Reference > Quotations > Hoyt & Roberts, comps. > Hoyt’s New Cyclopedia of Practical Quotations
Hoyt & Roberts, comps.  Hoyt’s New Cyclopedia of Practical Quotations.  1922.
I holde a mouses herte nat worth a leek.
That hath but oon hole for to sterte to.
        Chaucer—Paraphrase of the Prologue of The Wyves Tale of Bath. L. 572.
  The mouse that hath but one hole is quickly taken.
        Herbert—Jacula Prudentum. Plautus—Trunculentus. IV.
                It had need to bee
A wylie mouse that should breed in the cat’s eare.
        Heywood—Proverbs. Pt. II. Ch. V.
“Once on a time there was a mouse,” quoth she,
  “Who sick of worldly tears and laughter, grew
Enamoured of a sainted privacy;
  To all terrestrial things he bade adieu,
And entered, far from mouse, or cat, or man,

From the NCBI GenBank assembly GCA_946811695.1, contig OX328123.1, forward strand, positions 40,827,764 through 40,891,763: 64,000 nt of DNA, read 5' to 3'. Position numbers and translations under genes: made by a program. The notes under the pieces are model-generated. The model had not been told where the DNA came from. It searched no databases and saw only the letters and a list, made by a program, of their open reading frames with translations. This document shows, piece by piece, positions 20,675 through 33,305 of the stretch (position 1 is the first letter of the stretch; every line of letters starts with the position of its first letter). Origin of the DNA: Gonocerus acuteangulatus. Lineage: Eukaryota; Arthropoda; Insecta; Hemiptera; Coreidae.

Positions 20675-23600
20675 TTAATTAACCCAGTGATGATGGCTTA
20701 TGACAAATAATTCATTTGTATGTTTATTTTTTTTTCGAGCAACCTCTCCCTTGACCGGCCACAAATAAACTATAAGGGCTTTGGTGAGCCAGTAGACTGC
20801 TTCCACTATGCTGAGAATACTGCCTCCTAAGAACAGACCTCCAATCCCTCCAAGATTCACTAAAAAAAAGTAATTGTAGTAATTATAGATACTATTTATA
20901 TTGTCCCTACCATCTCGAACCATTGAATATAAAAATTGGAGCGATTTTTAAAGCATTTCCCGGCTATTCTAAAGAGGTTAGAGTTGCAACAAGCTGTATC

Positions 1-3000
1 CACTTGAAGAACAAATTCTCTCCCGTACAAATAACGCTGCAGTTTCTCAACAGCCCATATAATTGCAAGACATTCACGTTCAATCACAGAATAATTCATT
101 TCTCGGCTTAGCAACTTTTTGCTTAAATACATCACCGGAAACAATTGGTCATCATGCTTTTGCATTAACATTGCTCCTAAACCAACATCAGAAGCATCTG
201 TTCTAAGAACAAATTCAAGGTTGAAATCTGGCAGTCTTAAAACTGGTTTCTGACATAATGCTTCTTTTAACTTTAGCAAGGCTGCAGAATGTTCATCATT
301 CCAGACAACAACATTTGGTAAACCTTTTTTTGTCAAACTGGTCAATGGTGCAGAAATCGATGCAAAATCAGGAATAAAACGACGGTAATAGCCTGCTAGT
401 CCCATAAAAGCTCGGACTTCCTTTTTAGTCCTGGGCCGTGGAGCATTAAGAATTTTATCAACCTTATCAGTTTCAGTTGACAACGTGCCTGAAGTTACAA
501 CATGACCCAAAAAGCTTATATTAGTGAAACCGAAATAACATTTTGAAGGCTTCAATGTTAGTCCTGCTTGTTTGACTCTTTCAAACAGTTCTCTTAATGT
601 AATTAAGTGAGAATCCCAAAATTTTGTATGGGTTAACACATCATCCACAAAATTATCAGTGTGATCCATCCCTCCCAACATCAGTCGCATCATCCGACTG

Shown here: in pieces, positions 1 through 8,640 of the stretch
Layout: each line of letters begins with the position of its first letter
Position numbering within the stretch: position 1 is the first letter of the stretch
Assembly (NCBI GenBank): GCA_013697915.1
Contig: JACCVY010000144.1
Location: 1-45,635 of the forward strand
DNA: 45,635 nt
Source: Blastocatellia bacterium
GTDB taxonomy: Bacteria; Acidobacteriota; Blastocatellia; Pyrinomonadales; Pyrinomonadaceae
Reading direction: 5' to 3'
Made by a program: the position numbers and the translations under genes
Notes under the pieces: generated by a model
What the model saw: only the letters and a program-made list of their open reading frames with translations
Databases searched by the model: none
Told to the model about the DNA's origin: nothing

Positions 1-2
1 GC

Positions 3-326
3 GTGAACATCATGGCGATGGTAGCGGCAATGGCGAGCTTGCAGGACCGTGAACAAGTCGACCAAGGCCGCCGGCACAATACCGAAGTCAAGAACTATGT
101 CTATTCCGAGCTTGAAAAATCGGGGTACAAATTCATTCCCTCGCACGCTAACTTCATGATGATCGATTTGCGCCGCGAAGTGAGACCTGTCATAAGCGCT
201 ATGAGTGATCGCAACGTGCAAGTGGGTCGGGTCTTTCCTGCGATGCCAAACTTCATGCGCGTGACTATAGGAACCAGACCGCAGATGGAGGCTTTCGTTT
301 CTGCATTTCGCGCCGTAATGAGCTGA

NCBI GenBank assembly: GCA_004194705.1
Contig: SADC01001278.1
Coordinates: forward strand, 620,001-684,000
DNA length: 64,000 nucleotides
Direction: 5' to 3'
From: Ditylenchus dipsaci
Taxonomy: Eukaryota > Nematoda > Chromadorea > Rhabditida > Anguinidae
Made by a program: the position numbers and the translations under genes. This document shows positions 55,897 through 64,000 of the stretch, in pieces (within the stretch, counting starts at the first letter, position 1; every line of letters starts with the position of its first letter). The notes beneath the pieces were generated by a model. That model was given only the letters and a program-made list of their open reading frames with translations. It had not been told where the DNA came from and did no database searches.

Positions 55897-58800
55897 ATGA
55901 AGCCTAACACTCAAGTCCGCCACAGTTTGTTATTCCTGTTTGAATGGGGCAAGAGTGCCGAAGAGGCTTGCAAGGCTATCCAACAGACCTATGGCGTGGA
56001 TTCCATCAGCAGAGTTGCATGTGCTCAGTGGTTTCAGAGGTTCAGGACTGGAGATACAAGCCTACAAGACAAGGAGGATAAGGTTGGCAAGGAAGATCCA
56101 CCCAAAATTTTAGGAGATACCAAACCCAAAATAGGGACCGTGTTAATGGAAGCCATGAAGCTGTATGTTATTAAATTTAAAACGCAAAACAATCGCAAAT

A thick-walled cheese, the best of Parmesan.”
        Lorenzo Pignotti—The Mouse Turned Hermit.
  When a building is about to fall down all the mice desert it.
        Pliny the Elder—Natural History. Bk. VIII. Sec. CIII.
The mouse that always trusts to one poor hole,
Can never be a mouse of any soul.
        Pope—The Wife of Bath. Her Prologue. L. 298.
The mouse ne’er shunn’d the cat as they did budge
From rascals worse than they.
        Coriolanus. Act I. Sc. 6. L. 44.

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